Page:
American Horror Story: Revelations Done Right

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Surprises don't actually have to be surprising in order to surprise. (That made sense right? No?) To put it another way: We may know with certainty that someone's throwing us a surprise party, but the fun part is seeing just how they pull it off, when and where it'll happen, and the volume at which everyone jumps out and screams at us. Those are the surprises that count; even if we knew what to expect, we didn't know how to expect it. This week's American Horror Story contained a twist that many of us had seen coming, yet it still felt surprising and even a little shocking. Other basic cable dramas, take note: THIS is how an "I'm dead" twist is done.

Because, ladies and gentlemen, Violet did not survive her suicide attempt from a few weeks back. We'd suspected this was the case when all her subsequent scenes were restricted to the house, but especially when Ben found out she hadn't gone to school in two weeks. That thread continued in "Smoldering Children" when an LAUSD truancy officer showed up at the door and threatened to take Violet to juvenile court. Now, I realize this show operates on dream logic, but this still begs the question: How did Ben (and Vivien) fail to notice Violet wasn't leaving the house? Ben works from home. Vivien is a housewife. Anyway, if they didn't notice that, it stands to reason that they also wouldn't notice the flies seeping up through the floorboards or the presumably awful smell.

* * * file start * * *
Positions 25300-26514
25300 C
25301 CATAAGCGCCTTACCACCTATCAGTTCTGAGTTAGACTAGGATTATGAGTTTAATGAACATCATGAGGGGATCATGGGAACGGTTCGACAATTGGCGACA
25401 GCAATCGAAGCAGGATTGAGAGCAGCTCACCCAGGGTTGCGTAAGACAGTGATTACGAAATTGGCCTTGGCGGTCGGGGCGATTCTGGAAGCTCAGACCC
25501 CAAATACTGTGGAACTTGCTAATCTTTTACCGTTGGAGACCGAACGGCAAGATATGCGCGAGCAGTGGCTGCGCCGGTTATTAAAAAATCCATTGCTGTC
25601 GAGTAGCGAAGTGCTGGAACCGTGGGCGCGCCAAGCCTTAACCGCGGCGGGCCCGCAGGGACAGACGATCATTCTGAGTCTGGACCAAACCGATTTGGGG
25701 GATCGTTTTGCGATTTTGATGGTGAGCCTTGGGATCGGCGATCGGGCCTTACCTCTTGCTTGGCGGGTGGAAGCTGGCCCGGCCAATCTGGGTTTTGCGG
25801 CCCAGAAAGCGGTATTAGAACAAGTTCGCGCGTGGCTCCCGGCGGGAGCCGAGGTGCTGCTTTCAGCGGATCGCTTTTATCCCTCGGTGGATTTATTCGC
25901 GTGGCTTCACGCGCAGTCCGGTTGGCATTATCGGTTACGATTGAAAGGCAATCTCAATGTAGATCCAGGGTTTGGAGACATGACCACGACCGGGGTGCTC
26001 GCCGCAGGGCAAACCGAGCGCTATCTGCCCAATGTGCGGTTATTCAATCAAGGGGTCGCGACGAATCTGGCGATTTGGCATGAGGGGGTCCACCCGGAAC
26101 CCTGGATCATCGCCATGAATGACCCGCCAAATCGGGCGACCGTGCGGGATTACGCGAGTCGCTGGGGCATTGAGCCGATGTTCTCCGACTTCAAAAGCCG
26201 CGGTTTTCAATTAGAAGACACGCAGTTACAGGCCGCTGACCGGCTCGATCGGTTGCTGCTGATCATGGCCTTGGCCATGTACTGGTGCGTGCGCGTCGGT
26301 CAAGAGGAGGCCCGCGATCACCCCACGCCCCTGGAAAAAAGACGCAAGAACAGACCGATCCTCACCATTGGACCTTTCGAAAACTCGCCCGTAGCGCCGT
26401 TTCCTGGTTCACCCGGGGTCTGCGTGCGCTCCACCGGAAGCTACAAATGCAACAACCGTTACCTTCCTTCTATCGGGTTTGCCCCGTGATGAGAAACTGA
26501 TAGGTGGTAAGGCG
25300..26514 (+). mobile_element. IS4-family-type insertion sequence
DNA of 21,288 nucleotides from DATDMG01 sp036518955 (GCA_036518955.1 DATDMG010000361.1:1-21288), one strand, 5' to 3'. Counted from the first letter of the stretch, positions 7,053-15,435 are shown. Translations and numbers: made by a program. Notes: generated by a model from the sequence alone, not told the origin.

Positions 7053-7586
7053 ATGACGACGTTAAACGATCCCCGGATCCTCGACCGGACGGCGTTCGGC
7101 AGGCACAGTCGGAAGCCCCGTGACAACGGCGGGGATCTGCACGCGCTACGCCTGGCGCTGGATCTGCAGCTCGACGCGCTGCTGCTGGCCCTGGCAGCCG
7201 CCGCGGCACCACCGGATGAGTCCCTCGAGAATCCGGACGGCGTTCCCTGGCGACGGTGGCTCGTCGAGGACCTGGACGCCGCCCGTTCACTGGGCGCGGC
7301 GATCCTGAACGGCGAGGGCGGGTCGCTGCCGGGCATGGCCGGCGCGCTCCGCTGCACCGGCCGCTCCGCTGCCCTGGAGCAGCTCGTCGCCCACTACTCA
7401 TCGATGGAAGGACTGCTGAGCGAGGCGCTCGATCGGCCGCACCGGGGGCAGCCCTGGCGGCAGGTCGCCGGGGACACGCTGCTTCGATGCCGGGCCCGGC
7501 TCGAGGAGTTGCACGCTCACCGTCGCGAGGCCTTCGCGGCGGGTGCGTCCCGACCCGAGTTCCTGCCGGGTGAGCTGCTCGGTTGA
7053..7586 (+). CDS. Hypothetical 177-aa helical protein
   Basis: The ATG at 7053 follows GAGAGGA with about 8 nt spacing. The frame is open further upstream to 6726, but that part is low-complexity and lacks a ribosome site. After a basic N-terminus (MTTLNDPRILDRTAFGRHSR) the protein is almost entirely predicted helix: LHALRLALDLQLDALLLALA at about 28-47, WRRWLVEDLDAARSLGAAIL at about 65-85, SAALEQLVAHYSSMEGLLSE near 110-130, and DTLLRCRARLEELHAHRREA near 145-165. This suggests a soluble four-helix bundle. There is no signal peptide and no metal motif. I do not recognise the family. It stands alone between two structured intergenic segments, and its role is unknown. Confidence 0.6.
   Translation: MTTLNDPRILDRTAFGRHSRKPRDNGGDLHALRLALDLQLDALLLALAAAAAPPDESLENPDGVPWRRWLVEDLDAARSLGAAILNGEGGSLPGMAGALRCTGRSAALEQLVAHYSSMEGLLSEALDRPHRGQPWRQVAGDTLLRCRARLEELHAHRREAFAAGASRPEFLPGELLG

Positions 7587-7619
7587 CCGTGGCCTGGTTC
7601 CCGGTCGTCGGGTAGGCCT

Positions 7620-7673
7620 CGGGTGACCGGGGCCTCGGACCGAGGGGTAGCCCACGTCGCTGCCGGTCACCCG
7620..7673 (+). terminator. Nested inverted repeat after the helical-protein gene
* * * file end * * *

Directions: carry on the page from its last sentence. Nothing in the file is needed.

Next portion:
In a scene that brought to mind John Goodman's exterminator character from Arachnophobia, a blustering, comical man in a hazmat suit made the unfortunate choice of investigating the crawlspace of the Murder House with a tiny flashlight. Again, we knew he would find something horrifying down there, but his genuinely terrified screams and his subsequent murder (via bug spray) by Tate all made the scene truly scary and piqued our curiosity about what exactly he saw.

Which, as we eventually discovered, was this:

The actual reveal came later in the episode, after Tate decided Violet needed to learn the truth about her condition. The sequence played out brilliantly, which began with Tate attempting to convince Violet to "commit suicide" with him, causing her to flee from the house only to mysteriously re-enter it like she'd stepped into some kind of M.C. Escher drawing. In order to assuage her confusion and terror, Tate led her under the house and showed her her own corpse. That's when he revealed that though he'd tried to prevent her suicide attempt two weeks earlier, he'd been too late. (His attempt to get her to "commit suicide" was intended to help her adjust to the idea of being dead.) Again, while Violet's fate wasn't necessarily a surprise, its implications packed a huge emotional punch, both for her and for us. Putting aside the fact that Ben and Vivien had been living in a house with the rotting corpse of their daughter beneath the floorboards, now we're looking at a story in which our protagonists' daughter has died. What kind of emotional impact will this have? Will the Harmons ever escape from this house? Will they ever be happy again? And shouldn't we be disturbed by the fact that Violet is now destined to spend eternity as the girlfriend of a known psychopath who raped her mother?

It's definitely a matchup that Ben won't approve of, now that he knows Tate is the Rubber Man. Because in a truly bizarre move, Tate decided to attack Ben in retribution for looking into boarding schools for Violet. After a fairly brutal towel-clad tusslin', Ben de-masked the Rubber Man (who by then he knew had raped his wife), and now that he's discovered it was Tate will probably not be as interested in continuing their therapy sessions. Poor Ben!